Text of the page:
Academic journal article Financial Management

Order Flow, Trading Costs and Corporate Acquisition Announcements

Academic journal article Financial Management

Order Flow, Trading Costs and Corporate Acquisition Announcements

Article excerpt

Jennifer Conrad is an Associate Professor of Finance at the Kenan-Flagler Business School, University of North Carolina, Chapel Hill, North Carolina. Cathy M. Niden is an Assistant Professor of Finance, College of Business Administration, University of Notre Dame, Notre Dame, Indiana.

Many recent papers in finance focus on components of the bid-ask spread. The literature decomposes the spread into adverse selection, inventory cost, and order processing cost components. Copeland and Galai |10~ first argued that an uninformed specialist will increase the spread to compensate for expected losses to privately informed traders. Glosten and Milgrom |19~ termed this increase in the spread the "adverse selection component." Stoll |41~ and George, Kaul, and Nimalendran |17~ estimate the components of the bid-ask spread; both studies conclude that adverse selection costs account for a significant portion of the spread.(1)

In this paper, daily spreads of NYSE firms are examined around acquisition announcements in order to test for evidence of increased adverse selection. The typically large price effect of acquisition announcements gives insiders a strong motive to trade on their information.(2) Consequently, the effects of adverse selection on daily bid-ask spreads may be measured more easily around acquisition announcements than at other times.

Studies using daily data typically have limited success in detecting spread changes around informational events (Morse and Ushman |33~, Skinner |39~, and Venkatesh and Chiang |44~). A notable exception is the recent study by Conrad, Mandelker, Niden, Rosenfeld, and Shastri |8~, hereafter "CMNRS", which examines daily spreads of NASDAQ targets around corporate acquisition announcements and finds a significant spread increase coincident with the announcement. Studies that use intraday spread data document significant increases in the spread prior to important disclosures (Foster and Viswanathan |15~, Lee, Mucklow, and Ready |30~, and Jennings |26~).

We also examine the effect of acquisition announcements on measures of trading activity and on the relation of these measures to the bid-ask spread. Copeland |9~, Verrecchia |45~, Hakansson, Kunkel, and Ohlson |20~, Kyle |27~, Easley and O'Hara |14~, and Admati and Pfleiderer |1~ all suggest that, under most conditions, information will induce increased trading. Sanders and Zdanowicz |36~ and Jarrell and Poulsen |24~ document increased pre-announcement volume associated with corporate acquisition announcements. But the use of a single measure of trading volume may miss important features of information-related trading. For example, if informed volume cannot be distinguished from liquidity (uninformed) volume, then a positive relation between informed volume and spread -- the adverse selection effect -- may be difficult to detect in the negative relation between total volume and spread documented in prior work (e.g., Tinic and West |43~). Easley and O'Hara |14~ suggest that informed traders will choose to trade larger amounts and therefore, that order size may proxy for informed trading. Consistent with this conjecture, both Madhavan |32~ and Laux |28~ document significantly positive relations between spread and average order size during normal trading. If informed trading is associated with larger orders, an increase in order size should be observed around the acquisition announcement and a stronger positive relation between spread and order size should be observed in the event period than in normal periods.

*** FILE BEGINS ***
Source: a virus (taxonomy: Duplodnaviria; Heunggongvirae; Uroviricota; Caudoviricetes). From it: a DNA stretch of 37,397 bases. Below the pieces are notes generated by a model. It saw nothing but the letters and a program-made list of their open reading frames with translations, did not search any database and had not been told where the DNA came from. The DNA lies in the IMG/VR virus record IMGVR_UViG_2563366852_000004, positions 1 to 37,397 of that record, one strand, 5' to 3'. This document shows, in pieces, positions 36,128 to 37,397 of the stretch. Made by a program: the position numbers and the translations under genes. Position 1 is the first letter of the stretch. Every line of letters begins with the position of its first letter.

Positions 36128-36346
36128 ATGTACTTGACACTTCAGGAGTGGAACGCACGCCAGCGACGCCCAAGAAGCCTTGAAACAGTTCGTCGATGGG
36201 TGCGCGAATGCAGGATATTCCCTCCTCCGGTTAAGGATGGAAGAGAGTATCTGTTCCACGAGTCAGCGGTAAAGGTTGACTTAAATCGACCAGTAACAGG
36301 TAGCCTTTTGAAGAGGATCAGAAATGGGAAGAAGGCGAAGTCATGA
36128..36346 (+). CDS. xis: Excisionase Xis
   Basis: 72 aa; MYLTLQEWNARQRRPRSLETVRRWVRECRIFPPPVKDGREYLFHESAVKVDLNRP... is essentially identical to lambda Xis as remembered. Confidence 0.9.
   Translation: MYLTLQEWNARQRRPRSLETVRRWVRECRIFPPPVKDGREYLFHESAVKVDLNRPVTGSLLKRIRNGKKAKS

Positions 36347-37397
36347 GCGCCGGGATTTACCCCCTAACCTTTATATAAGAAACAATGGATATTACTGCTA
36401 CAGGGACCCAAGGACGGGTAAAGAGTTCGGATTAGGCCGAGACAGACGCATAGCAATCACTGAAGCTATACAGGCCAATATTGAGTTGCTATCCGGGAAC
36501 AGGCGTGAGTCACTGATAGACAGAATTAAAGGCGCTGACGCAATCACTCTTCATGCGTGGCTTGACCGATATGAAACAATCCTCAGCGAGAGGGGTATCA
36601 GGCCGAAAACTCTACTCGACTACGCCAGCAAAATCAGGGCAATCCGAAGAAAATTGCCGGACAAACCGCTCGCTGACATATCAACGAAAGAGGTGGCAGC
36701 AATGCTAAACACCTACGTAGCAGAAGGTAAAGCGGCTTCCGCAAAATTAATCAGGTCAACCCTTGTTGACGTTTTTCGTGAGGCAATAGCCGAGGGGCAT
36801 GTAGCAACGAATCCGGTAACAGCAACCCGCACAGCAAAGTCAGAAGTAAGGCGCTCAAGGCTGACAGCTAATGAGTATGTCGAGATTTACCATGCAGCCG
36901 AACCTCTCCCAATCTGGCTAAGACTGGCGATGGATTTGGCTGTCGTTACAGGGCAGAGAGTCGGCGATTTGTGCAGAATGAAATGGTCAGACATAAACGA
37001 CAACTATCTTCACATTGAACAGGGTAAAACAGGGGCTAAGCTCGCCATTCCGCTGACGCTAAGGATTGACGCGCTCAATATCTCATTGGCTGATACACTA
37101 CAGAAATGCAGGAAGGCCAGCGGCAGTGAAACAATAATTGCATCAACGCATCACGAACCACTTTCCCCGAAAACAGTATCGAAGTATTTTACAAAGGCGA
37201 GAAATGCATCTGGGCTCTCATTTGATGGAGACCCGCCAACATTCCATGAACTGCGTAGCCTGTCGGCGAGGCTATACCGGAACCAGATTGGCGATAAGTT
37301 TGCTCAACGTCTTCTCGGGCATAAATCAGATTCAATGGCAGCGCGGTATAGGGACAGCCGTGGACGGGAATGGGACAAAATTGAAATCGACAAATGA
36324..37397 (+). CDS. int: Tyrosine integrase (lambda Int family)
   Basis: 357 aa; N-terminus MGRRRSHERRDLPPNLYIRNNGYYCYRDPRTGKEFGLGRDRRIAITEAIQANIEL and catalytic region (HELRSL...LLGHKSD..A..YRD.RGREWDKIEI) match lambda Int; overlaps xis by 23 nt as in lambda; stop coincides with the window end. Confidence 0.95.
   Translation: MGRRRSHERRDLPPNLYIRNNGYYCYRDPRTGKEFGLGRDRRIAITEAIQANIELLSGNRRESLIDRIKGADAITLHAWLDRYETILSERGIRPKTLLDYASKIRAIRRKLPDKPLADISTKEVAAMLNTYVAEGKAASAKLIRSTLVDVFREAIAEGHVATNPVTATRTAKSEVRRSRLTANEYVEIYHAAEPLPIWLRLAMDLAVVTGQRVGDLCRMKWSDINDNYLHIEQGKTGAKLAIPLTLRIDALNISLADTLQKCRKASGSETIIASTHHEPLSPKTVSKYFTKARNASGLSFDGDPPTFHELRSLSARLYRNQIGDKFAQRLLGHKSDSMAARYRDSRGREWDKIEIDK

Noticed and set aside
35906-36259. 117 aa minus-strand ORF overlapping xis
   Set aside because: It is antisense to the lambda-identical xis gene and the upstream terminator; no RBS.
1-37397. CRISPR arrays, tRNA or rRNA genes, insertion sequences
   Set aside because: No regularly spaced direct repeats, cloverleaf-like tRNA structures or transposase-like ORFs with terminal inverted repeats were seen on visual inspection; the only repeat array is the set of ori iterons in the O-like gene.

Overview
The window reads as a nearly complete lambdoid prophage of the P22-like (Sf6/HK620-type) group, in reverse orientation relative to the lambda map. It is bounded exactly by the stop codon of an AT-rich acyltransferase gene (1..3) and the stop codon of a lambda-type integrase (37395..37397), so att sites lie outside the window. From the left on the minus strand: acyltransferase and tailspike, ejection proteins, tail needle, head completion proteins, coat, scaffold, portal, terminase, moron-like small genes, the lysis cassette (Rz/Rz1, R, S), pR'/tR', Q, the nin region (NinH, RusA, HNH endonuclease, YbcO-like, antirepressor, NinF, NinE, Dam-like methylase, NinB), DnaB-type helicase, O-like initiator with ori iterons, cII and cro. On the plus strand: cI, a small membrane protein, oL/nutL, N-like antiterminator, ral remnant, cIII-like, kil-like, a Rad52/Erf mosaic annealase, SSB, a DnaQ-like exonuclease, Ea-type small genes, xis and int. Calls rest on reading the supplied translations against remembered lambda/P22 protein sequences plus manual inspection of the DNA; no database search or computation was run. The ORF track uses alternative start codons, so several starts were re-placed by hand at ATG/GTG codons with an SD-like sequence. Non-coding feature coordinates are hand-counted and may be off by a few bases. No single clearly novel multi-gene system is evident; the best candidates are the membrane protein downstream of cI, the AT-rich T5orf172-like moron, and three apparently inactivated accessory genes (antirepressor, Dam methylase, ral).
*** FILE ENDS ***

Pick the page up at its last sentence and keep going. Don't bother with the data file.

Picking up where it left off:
Using a sample of NYSE takeover targets, we examine the time series of changes in spread, volume, average order size and number of transactions around the acquisition announcement. Consistent with the large price effects associated with acquisition announcements, we find substantial changes in spread, volume and number of transactions. We find little evidence of increased adverse selection, i.e., increased spreads, prior to the announcement. …

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